A very important discussion copied from Ryan Reeves at goodmenproject.com!
I used to think the worst thing in life was to end up all alone. It’s not. The worst thing in life is to end up with people who make you feel all alone. — Robin Williams
Most men think we have to do it alone. Bear whatever burden alone. We don’t ask for help. We don’t confess our worries, our sadnesses, our confusion, our despair. We don’t engage other men in vulnerable conversations, and we sure don’t let women know what’s really going on inside us—unless we think doing so will get us laid, or admiration, or something.
We don’t even tell our intimate partners our deepest truths. Yeah, sure, we hear them say they want the truth. But we don’t believe them. One of my close man-friends recently told me he grew up in a home with this core message:
“Always tell us the truth … and we will NOT be able to handle it.”
Somehow I learned that message growing up, too. You?
Another close friend grew up believing he would be abandoned and essentially die if he told a truth he thought might upset his family. He was sexually molested. He told no one and carried the confusing shame alone into adulthood, and then into his marriage. Although he told his wife about the actual event, he didn’t tell her about the unhealthy behaviors he had developed over the years to distract himself from the burden of that memory, notably an addiction to porn and excessive romantic flirtations with women who never knew he was married. His inability to share the depth of his very human challenges nearly sabotaged their marriage when she suddenly found out by looking through his phone.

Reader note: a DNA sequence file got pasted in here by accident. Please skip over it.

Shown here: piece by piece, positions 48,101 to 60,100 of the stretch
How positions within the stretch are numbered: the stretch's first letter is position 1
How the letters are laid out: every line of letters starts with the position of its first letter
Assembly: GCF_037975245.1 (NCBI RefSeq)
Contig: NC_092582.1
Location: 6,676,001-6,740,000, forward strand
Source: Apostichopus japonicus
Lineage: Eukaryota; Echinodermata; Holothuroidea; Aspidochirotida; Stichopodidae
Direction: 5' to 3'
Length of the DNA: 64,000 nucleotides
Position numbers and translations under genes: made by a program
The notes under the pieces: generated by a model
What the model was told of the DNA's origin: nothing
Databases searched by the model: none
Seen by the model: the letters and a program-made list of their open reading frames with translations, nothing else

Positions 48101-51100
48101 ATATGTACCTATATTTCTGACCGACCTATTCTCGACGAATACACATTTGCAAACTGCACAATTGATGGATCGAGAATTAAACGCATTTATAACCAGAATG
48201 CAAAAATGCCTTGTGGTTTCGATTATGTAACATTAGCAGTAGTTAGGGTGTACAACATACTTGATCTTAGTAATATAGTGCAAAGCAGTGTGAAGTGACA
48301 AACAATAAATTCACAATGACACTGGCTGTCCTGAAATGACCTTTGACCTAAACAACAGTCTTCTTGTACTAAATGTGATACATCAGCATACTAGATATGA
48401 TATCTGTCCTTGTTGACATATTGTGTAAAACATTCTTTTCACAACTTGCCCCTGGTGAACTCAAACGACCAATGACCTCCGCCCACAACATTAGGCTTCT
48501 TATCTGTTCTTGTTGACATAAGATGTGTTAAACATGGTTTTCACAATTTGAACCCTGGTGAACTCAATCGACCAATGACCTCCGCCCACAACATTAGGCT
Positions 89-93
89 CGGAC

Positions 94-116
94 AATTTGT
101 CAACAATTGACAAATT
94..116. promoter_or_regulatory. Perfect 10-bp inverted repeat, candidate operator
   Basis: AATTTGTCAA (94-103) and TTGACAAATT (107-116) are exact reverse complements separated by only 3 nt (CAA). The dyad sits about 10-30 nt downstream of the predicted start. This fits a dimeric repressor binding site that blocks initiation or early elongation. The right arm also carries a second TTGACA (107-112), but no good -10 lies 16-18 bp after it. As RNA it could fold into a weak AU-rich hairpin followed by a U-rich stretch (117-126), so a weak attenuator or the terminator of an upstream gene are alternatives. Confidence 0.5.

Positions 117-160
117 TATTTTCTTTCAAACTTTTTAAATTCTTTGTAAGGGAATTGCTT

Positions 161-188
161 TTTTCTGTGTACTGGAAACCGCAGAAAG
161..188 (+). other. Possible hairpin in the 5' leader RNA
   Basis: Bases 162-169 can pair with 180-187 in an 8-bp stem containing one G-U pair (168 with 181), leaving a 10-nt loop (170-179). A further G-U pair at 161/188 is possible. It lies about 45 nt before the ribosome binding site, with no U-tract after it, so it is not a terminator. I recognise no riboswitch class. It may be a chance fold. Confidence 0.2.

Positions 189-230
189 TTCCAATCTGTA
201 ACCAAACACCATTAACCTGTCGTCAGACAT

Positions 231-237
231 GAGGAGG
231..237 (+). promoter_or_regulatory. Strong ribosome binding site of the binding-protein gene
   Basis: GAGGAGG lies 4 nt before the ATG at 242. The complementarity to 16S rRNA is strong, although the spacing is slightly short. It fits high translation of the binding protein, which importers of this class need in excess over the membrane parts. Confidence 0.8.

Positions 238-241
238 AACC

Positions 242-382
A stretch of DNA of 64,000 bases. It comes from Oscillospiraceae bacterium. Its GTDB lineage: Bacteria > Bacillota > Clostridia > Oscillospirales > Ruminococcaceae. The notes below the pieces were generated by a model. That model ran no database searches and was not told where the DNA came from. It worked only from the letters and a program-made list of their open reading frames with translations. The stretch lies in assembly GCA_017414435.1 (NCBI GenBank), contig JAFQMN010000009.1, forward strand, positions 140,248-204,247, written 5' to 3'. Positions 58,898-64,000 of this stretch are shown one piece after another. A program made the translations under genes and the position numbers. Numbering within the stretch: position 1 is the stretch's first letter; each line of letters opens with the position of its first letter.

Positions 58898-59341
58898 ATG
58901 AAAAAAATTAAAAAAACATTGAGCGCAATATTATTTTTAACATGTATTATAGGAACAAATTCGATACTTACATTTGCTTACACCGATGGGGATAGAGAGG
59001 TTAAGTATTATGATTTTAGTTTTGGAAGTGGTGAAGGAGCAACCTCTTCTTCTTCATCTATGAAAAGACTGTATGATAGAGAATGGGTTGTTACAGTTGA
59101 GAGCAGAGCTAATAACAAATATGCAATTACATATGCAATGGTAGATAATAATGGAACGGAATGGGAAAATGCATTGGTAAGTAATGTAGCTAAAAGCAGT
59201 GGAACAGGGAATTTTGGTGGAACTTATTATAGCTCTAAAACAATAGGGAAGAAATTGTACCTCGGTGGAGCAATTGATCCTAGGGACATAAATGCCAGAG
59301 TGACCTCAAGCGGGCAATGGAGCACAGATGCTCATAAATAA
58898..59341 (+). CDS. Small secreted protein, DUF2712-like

There’s a core cultural message that says men can’t ever show weakness. We can’t need to rely on anyone, and we can’t make a mistake. If we do, the world will fall apart. Or at least we won’t have an honorable place in it anymore. Our partner will leave us. Or they’ll no longer respect us, in which case they might as well leave us.
So we grin and bear it. We do it ourselves. We bear our own burdens and don’t let anyone else help us carry them. When it gets too heavy, we check out. Run away. Drink it, porn it, ___________ it, TV it, work it, war and rage it out. In those check-out moments, even when we stay in the room, we leave our families and our communities to fend for themselves. We send everything to hell, screw the consequences.
That’s probably why women outlive men. We slowly kill ourselves with unhealthy behavior. Women don’t drive men to an early grave, as comedians would have us believe. We drive ourselves.
At its worst, “grin and bear it” leads men to the gravest act of check-out possible: suicide. What Robin Williams just did. What 22 despairing military veterans will do today, and again tomorrow, and again the next day. What aging NFL football players do to themselves. The same thing many teenage boys do, who die by suicide four times more often than girls.